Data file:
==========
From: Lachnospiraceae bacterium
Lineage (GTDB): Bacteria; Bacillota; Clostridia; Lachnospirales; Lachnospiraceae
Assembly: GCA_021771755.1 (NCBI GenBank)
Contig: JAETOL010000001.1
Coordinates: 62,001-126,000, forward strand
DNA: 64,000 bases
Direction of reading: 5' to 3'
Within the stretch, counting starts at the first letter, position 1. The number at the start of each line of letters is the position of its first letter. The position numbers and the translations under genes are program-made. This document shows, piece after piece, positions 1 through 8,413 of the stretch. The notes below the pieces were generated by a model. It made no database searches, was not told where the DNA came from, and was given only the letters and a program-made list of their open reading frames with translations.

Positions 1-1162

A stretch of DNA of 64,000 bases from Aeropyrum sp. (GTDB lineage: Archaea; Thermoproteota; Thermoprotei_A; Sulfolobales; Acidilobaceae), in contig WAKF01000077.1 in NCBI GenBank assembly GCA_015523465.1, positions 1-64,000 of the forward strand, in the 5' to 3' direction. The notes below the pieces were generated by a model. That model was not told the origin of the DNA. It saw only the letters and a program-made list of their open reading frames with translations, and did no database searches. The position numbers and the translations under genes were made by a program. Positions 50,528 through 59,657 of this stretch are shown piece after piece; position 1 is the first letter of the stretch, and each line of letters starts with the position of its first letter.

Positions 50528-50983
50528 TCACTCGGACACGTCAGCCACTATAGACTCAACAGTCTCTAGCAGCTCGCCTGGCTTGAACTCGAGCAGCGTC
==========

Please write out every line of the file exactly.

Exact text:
From: Lachnospiraceae bacterium
Lineage (GTDB): Bacteria; Bacillota; Clostridia; Lachnospirales; Lachnospiraceae
Assembly: GCA_021771755.1 (NCBI GenBank)
Contig: JAETOL010000001.1
Coordinates: 62,001-126,000, forward strand
DNA: 64,000 bases
Direction of reading: 5' to 3'
Within the stretch, counting starts at the first letter, position 1. The number at the start of each line of letters is the position of its first letter. The position numbers and the translations under genes are program-made. This document shows, piece after piece, positions 1 through 8,413 of the stretch. The notes below the pieces were generated by a model. It made no database searches, was not told where the DNA came from, and was given only the letters and a program-made list of their open reading frames with translations.

Positions 1-1162

A stretch of DNA of 64,000 bases from Aeropyrum sp. (GTDB lineage: Archaea; Thermoproteota; Thermoprotei_A; Sulfolobales; Acidilobaceae), in contig WAKF01000077.1 in NCBI GenBank assembly GCA_015523465.1, positions 1-64,000 of the forward strand, in the 5' to 3' direction. The notes below the pieces were generated by a model. That model was not told the origin of the DNA. It saw only the letters and a program-made list of their open reading frames with translations, and did no database searches. The position numbers and the translations under genes were made by a program. Positions 50,528 through 59,657 of this stretch are shown piece after piece; position 1 is the first letter of the stretch, and each line of letters starts with the position of its first letter.

Positions 50528-50983
50528 TCACTCGGACACGTCAGCCACTATAGACTCAACAGTCTCTAGCAGCTCGCCTGGCTTGAACTCGAGCAGCGTC